As it would have been ungenteel in me to have run riot on my entrance into the career of practice, I affected thorough conviction; indeed, I thought there was something in it. I therefore went on drinking water on the authority of Celsus, or, to speak in scientific terms, I began to drown the bile in copious drenches of that unadulterated liquor; and though I felt myself more out of order from day to day, prejudice won the cause against experience. It is evident, therefore, that I was in the right road to the practice of physic. Yet I could not always be insensible to the qualms which increased in my frame, to that degree, as to determine me on quitting Doctor Sangrado. But he invested me with a new office which changed my tone. Hark you, my child, said he to me one day, I am not one of those hard and ungrateful masters, who leave their household to grow grey in service without a suitable reward. I am well pleased with you, I have a regard for you, and without waiting till you have served your time, I will make your fortune. Without more ado, I will initiate you in the healing art, of which I have for so many years been at the head. Other physicians make the science to consist of various unintelligible branches; but I will shorten the road for you, and dispense with the drudgery of studying natural philosophy, pharmacy, botany, and anatomy. Remember, my friend, that bleeding and drinking warm water are the two grand principles; the true secret of curing all the distempers incident to humanity. Yes, this marvellous secret which I reveal to you, and which nature, beyond the reach of my colleagues, has failed in rescuing from my pen, is comprehended in these two articles -- namely, bleeding and drenching. Here you have the sum total of my philosophy; you are thoroughly bottomed in medicine, and may raise yourself to the summit of fame on the shoulders of my long experience. You may enter into partnership at once, by keeping the books in the morning, and going out to visit patients in the afternoon. While I dose the nobility and clergy, you shall labour in your vocation among the lower orders; and when you have felt your ground a little, I will get you admitted into our body. You are a philosopher, Gil Blas, though you have never graduated; the common herd of them, though they have graduated in due form and order, are likely to run out the length of their tether without knowing their right hand from their left.
I thanked the doctor for having so speedily enabled me to serve as his deputy; and, by way of acknowledging his goodness, promised to follow his system to the end of my career, with a magnanimous indifference about the aphorisms of Hippocrates. But that engagement was not to be taken to the letter. This tender attachment to water went against the grain, and I had a scheme for drinking wine every day snugly among the patients. I left off wearing my own suit a second time, to take up one of my master's, and look like an inveterate practitioner. After which I brought my medical theories into play, leaving them to look to the event whom it might concern. I began on an alguazil in a pleurisy; he was condemned to be bled with the utmost rigour of the law, at the same time that the system was to be replenished copiously with water. Next I made a lodgment in the veins of a gouty pastry-cook, who roared like a lion by reason of gouty spasms. I stood on no more ceremony with his blood than with that of the alguazil, and laid no restriction on his taste for simple liquids. My prescriptions brought me in twelve rials; an incident so auspicious in my professional career, that I only wished for the plagues of Egypt on all the hale subjects of Valladolid. As I was coming out of the pastry-cook's whom should I meet but Fabricio, a total stranger since the death of the licentiate Sédillo! He looked at me with astonishment for some seconds; then set up a laugh with all his might, and held his sides. He had no reason to be grave, for I had a cloak trailing on the ground, with a doublet and breeches of four times my natural dimensions. I was certainly a complete original. I suffered him to make merry as long as he liked, and could scarcely help joining in the ridicule; but I kept a guard on my muscles to preserve a becoming dignity in public, and the better to enact the physician, whose part in society is not that of a buffoon. If the absurdity of my appearance excited Fabricio's merriment, my affected gravity added zest to it; and when he had nearly exhausted his lungs -- By all the powers, Gil Blas, quoth he, thou art in complete masquerade. Who the devil has dressed you up in this manner? Fair and softly, my friend, replied I, fair and softly, be a little on your good behaviour with a modern Hippocrates. Understand me to be the substitute of Doctor Sangrado, the most eminent physician in Valladolid. I have lived with him these three weeks. He has bottomed me thoroughly in medicine; and, as he cannot perform the obsequies of all the patients who send for him, I visit a part of them to take the burden off his conscience. He does execution in great families, I among the vulgar. Vastly well, replied Fabricio; that is to say, he grants you a lease on the blood of the commonalty, but keeps to himself the fee-simple of the fashionable world. I wish you joy of your lot; it is a pleasanter line of practice among the populace than among great folk. Long live a snug connection in the suburbs! a man's mistakes are easily buried, and his murders elude all but God's revenge. Yes, my brave boy, your destiny is truly enviable; in the language of Alexander, were I not Fabricio, I could wish to be Gil Blas.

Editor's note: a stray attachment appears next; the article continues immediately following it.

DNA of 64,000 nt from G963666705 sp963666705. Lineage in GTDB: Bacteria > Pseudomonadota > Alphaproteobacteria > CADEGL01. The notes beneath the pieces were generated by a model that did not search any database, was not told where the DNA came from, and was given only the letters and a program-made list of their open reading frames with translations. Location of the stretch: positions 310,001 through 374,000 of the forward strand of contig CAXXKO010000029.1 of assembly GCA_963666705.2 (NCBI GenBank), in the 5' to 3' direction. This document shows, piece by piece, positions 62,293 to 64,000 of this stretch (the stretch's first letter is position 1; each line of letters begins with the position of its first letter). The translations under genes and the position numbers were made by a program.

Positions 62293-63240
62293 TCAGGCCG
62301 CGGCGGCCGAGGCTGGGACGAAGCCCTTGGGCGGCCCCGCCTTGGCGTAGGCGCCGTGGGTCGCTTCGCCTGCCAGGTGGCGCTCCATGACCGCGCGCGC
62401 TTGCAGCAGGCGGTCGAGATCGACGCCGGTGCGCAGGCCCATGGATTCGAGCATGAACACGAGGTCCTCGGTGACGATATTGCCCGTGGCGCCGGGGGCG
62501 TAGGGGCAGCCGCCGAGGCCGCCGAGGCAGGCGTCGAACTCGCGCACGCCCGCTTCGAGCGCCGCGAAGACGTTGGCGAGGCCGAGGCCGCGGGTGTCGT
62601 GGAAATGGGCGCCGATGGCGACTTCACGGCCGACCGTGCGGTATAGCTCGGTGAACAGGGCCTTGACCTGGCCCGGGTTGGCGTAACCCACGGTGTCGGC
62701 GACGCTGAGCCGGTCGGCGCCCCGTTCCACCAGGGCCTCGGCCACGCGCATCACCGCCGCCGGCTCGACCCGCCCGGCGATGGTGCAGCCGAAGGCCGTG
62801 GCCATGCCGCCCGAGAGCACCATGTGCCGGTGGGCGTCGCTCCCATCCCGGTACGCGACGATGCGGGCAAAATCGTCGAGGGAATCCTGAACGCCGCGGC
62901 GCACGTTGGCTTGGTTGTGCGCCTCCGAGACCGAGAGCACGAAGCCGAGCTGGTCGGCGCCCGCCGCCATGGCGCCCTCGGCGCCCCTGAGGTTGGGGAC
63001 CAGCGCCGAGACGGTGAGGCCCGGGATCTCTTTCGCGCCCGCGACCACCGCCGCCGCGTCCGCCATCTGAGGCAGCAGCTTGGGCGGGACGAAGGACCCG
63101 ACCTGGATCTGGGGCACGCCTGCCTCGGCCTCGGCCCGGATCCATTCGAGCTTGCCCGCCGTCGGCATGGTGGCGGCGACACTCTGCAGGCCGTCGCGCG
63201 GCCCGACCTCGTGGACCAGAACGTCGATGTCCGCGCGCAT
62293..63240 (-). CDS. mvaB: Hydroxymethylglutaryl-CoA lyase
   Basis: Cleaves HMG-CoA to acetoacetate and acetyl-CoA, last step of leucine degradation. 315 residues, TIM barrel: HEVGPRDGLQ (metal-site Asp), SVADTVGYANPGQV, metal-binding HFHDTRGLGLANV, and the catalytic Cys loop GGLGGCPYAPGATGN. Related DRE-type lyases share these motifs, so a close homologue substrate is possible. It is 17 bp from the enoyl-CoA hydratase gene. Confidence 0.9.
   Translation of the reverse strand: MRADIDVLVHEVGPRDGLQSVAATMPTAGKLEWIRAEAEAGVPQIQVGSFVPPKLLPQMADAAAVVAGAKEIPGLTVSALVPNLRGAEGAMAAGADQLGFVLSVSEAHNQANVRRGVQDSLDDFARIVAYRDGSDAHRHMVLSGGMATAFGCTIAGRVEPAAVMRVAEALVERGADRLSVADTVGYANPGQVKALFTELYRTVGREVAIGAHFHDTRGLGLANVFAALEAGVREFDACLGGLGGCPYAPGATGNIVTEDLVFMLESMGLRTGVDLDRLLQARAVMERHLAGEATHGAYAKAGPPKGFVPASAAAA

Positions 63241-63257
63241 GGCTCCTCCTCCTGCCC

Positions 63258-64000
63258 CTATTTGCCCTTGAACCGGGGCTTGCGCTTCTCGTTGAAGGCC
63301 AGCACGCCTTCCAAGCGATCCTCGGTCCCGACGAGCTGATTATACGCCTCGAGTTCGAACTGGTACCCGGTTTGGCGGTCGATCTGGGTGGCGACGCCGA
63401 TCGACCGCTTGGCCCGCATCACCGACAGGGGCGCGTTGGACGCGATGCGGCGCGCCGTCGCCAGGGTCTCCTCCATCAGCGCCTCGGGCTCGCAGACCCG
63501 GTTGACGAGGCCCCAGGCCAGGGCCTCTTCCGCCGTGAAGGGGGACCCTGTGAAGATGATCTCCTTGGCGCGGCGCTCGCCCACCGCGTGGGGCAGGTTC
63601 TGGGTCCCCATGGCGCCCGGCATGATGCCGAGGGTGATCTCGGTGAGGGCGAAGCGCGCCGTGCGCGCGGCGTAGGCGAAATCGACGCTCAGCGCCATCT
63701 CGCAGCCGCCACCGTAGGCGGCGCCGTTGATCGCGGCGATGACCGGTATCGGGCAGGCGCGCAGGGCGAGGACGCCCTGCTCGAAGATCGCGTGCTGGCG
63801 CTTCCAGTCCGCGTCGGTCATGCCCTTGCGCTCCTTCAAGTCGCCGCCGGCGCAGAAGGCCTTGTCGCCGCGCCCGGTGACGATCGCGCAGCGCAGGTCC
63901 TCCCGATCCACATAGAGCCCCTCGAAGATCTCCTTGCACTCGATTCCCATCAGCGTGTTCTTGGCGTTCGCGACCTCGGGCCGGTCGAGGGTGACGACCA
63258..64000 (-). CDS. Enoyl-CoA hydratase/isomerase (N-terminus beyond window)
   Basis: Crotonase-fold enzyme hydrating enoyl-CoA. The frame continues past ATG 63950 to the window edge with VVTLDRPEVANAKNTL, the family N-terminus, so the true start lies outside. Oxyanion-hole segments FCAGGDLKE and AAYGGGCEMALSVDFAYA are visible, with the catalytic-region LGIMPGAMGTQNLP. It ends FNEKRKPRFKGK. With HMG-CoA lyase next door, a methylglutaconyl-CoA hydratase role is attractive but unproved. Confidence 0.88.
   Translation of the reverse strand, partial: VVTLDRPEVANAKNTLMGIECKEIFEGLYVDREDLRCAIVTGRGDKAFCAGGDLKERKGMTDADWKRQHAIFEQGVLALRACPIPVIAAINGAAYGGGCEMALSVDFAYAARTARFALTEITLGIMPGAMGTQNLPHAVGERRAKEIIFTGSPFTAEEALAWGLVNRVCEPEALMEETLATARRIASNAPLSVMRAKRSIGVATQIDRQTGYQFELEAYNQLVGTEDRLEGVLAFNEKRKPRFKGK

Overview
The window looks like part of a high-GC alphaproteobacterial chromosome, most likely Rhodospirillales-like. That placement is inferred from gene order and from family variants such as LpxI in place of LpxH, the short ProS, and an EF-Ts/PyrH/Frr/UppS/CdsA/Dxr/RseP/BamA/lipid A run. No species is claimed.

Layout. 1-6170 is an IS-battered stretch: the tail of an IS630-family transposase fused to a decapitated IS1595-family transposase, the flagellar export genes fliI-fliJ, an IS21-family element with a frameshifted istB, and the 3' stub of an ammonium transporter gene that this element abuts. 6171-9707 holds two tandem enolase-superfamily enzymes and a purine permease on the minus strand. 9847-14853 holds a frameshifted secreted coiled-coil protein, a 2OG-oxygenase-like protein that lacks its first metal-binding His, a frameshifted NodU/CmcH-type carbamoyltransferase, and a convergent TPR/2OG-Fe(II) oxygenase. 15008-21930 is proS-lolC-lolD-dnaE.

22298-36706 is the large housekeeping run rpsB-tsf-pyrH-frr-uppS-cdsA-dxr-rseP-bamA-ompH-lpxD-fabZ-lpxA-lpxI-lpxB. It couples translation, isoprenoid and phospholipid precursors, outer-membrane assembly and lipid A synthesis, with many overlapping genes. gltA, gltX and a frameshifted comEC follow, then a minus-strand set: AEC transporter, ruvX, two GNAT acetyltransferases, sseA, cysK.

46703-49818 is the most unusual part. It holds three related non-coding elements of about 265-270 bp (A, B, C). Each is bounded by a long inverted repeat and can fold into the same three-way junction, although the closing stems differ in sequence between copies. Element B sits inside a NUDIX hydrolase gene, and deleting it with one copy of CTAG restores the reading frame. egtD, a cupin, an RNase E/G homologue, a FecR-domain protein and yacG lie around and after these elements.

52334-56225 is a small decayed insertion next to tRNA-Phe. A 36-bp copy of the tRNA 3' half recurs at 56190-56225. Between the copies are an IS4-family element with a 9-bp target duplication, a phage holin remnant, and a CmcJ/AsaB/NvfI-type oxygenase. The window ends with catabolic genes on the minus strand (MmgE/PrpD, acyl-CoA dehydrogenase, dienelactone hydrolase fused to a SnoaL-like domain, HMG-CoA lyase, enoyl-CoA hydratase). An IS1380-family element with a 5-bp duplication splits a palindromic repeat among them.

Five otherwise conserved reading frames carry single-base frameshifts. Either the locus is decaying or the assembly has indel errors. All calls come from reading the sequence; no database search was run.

To show the son of Nunez, the barber, that he was not much out in his reckoning on my present happiness, I chinked the fees of the alguazil and the pastry-cook; and this was followed by an adjournment to a tavern, to drink to their perfect recovery. The wine was very fair, and my impatience for the well-known smack made me think it better than it was. I took some good long draughts, and without gainsaying the Latin oracle, in proportion as I poured it into its natural reservoir, I felt my accommodating entrails to owe me no grudge for the hard service into which I pressed them. As for Fabricio and myself, we sat some time in the tavern, making merry at the expense of our masters, as servants are too much accustomed to do. At last, seeing the night approach, we parted, after engaging to meet at the same place on the following day after dinner.